Sadly, I have not yet seen Comrade Wonka walking out of the building, but I have had the pleasure of smelling its delicious confections as I pass by. And believe me, when you have “feels like” -15 degree F, 20 mph wind whipping at your face, the fact that it carries such lovely scents makes a big difference.
One of my colleagues at the university introduced me to the factory’s local specialty, птичье молоко (pTIchi malaKO) or, in English: bird milk. She quickly explained that the candy does not in fact contain any bird or milk, but is made out of processed algae, or agar-agar. Thankfully, agar-agar sounds the same in Russian and English, and my appreciation for classy jello shots has acquainted me with this lovely product. The “classic bird milk” set comes with lemon, cream and chocolate flavored delights in thin chocolate shells. It’s pretty tasty!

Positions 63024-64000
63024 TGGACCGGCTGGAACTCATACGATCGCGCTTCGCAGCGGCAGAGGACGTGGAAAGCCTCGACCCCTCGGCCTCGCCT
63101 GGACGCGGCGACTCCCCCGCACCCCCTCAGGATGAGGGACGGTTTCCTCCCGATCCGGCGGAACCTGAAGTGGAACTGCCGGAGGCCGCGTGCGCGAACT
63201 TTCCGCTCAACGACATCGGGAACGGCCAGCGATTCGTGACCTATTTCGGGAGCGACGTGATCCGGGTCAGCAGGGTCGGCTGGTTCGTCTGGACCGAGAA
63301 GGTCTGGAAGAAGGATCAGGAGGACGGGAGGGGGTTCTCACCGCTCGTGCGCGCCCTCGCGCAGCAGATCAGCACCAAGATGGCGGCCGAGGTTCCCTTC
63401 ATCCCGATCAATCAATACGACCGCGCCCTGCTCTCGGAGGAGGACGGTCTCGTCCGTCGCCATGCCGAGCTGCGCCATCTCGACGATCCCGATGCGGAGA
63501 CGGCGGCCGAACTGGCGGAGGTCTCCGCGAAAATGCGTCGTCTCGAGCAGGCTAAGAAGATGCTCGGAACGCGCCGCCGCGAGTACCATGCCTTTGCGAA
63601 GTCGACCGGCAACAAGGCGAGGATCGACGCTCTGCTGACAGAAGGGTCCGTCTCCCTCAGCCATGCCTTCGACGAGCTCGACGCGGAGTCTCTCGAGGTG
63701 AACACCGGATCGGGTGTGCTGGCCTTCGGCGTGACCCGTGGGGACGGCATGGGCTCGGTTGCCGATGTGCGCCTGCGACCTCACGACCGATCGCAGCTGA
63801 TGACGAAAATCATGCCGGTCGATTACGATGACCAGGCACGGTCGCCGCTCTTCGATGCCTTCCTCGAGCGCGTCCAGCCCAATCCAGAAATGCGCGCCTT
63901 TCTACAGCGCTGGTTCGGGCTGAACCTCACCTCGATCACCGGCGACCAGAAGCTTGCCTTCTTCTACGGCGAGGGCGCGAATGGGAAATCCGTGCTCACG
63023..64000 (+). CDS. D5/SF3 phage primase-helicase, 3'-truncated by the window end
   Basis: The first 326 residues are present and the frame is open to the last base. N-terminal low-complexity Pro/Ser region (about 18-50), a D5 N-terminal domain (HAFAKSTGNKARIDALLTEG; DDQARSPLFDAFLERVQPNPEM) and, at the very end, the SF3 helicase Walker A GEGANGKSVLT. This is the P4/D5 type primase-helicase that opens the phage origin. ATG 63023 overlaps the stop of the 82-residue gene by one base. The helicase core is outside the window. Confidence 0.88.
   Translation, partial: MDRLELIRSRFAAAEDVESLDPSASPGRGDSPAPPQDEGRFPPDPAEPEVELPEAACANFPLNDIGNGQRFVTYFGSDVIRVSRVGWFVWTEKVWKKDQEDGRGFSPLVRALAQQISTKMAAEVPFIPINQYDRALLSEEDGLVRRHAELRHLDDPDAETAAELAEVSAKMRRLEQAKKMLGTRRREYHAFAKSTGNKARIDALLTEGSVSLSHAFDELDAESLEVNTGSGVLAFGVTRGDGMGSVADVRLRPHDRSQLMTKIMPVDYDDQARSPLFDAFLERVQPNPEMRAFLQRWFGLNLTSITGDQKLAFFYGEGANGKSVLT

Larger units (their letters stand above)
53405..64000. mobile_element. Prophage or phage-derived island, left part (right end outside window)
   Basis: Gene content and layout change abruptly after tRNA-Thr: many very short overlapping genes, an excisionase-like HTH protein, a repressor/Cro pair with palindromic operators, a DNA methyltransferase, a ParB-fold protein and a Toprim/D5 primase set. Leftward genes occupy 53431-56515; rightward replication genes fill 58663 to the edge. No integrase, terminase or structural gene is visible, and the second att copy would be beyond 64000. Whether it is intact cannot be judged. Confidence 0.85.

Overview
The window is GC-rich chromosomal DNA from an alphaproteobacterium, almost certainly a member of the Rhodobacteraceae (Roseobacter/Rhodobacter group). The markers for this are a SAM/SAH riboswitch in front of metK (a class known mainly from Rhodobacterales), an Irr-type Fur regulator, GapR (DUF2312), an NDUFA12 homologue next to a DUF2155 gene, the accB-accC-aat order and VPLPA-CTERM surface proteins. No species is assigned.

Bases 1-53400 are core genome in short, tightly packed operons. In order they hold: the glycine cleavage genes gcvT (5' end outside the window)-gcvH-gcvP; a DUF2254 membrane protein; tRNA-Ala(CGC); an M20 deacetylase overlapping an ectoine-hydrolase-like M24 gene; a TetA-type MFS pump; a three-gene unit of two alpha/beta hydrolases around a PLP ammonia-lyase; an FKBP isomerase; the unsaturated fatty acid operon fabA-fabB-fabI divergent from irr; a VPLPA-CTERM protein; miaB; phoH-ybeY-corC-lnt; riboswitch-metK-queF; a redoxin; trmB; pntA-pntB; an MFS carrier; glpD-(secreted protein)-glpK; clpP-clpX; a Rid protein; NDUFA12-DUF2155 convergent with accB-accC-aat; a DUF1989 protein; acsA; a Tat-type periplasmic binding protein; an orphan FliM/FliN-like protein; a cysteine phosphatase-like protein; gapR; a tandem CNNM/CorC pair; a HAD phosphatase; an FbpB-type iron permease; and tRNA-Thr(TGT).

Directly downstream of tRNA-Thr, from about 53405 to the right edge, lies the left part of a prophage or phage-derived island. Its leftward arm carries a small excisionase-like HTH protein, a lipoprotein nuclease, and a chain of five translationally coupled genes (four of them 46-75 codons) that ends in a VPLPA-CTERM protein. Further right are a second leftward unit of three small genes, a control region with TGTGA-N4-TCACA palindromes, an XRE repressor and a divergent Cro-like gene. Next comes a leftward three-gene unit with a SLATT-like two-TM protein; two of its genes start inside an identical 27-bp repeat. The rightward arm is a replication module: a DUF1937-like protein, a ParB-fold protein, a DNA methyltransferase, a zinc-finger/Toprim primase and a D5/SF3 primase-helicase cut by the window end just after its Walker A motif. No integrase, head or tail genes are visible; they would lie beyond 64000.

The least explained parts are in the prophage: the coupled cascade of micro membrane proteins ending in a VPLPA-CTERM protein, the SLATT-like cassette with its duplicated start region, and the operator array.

Chocolate is becoming a large part of my everyday life here. Other people in my department are responsible for helping international students and faculty keep their documents in order, and it is customary here for people to show gratitude for things like this by giving gifts of candy. There seems to be an unspoken rule that you share snacks in our office (I also am offered clementine segments very frequently), so when a gift of chocolate is delivered, we all enjoy it.
On Friday, I was given a “candy” called “gematoGENka,” which the girls in my office seemed to think was cute. They explained to me that it’s like a vitamin in disguise for kids (Russian Flintstones!) to raise their hemoglobin… aka also perfect for a vegetarian struggling to get her nutrients! This revelation led to a very not chocolately discussion of other things they want me to eat to keep healthy. This includes some kind of fern plant dish, maybe made from the roots, or a different kind of “fern” than I’m used to. We shall see. I bet I can find it dipped in chocolate if I look hard enough.